Law and Lawyers blog is one year old - hence the little birthday card. It has been an interesting year and 2011 promises to be even more challenging as various policies and legal changes begin to take effect. The very first post on this blog hoped that, from time to time, the blog would throw at least a little light on the laws which govern us and the lawyers who implement those laws. That will continue to be the aim of the blog.
Criminal Conduct at the extreme end of horror
recommended that Sutlciffe serve 30 years though it now appears that he would have preferred to have made a "whole life" recommendation. See the judgment of the High Court in July 2010 and also Law and Lawyers March 2010. The latest Court of Appeal judgment is R v Peter Coonan (formerly Sutcliffe)  EWCA Crim 5. Lord Judge LCJ makes it clear that this was criminal conduct at the "extreme end of horror" and that the interests of justice require nothing less than a whole life order. It was also made clear that the correctness of the verdict of the jury was not open to question. "Judges making the assessments under schedule 22 of the 2003 Act cannot impose a sentence which would reflect a defence which was not established when, as a matter of law, it should have been established by the defendant, or superimpose their own judgments on issues of provocation and self defence, contrary to the verdicts of the jury."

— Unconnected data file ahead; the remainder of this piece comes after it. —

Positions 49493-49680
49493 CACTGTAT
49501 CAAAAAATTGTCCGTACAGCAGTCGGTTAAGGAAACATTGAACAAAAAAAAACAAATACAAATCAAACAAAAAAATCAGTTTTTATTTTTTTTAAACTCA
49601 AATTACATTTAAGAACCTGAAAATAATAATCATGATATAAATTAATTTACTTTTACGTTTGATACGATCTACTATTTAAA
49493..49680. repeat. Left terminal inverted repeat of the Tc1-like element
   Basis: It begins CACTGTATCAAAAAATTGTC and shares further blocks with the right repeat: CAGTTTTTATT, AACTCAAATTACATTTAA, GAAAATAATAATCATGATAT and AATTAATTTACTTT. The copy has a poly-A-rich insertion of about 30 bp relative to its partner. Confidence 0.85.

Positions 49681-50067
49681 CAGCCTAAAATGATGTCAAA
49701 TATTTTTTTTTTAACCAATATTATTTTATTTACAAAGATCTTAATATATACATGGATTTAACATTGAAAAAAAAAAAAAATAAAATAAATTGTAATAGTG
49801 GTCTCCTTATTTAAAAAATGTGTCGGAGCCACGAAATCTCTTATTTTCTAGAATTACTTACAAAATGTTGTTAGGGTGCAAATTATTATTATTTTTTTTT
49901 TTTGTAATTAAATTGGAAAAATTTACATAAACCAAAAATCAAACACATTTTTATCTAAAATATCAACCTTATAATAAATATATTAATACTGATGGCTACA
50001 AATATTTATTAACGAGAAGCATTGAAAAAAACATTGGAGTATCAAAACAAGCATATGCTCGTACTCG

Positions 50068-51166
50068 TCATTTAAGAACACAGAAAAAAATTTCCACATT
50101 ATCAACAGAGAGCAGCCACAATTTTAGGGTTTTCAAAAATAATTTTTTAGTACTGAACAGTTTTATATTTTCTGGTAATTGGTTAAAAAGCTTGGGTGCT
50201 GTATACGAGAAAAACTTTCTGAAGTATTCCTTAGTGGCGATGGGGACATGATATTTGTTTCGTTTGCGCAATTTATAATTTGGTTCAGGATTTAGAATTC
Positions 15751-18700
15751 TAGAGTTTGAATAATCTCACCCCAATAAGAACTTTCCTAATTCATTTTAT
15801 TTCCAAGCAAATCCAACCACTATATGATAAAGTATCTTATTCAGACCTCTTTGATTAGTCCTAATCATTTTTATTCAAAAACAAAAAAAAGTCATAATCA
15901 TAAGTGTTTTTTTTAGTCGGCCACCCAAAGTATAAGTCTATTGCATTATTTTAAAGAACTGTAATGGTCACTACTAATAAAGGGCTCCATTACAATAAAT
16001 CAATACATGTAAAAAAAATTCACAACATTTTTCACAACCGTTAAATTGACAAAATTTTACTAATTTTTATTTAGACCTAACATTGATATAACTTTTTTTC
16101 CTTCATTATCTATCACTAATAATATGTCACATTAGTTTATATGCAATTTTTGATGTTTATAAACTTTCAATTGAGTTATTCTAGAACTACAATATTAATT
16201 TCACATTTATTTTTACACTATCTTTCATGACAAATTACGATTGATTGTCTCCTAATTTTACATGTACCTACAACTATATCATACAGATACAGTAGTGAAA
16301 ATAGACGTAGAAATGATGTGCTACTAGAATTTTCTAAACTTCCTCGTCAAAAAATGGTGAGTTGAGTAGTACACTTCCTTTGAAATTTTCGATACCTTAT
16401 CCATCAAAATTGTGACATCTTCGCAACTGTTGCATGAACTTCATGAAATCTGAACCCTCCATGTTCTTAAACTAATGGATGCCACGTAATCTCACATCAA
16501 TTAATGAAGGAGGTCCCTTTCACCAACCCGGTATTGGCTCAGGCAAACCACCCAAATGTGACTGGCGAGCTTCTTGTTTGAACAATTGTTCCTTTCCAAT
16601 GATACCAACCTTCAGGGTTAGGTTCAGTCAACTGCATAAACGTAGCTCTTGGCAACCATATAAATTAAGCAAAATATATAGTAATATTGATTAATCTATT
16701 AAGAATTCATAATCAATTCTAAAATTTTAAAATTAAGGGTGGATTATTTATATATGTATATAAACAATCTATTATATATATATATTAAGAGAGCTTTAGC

See also - The Guardian (Afua Hirsch) - "Mark Kennedy case: News of sexual liaisons may result in civil actions."
Surveillance raises a considerable array of legal issues. In recent years there has an increase in the statutory regulation of various activities which have always taken place to some extent. These activities include interception of communications (now regulated by the Regulation of Investigatory Powers Act 2000 Part I); the use of "bugging devices" on premises (Police Act 1997 Part III) and covert surveillance (Regulation of Investigatory Powers Act 2000 Part II).
It has been announced that the IPCC is to investigate alleged failures by Nottinghamshire Police to disclose relevant material to the Crown Prosecution Service in the Ratcliffe-on-Soar trial which was discontinued on Monday 10th January. Here is the IPCC announcement.
Addendum 2 - 15th January: The Guardian published a further story about the use of an undercover officer in Cardiff - see "Third undercover police spy unmasked as scale of network emerges." The article also indicates that HM Inspectorate of Constabulary is to examine whether the use of undercover officers in the context of investigating the activities of potential protesters was "proportionate." "Proportionality" between the objective sought and the method(s) used is one of the tests which has to be applied when considering authorisation for the use of covert sources.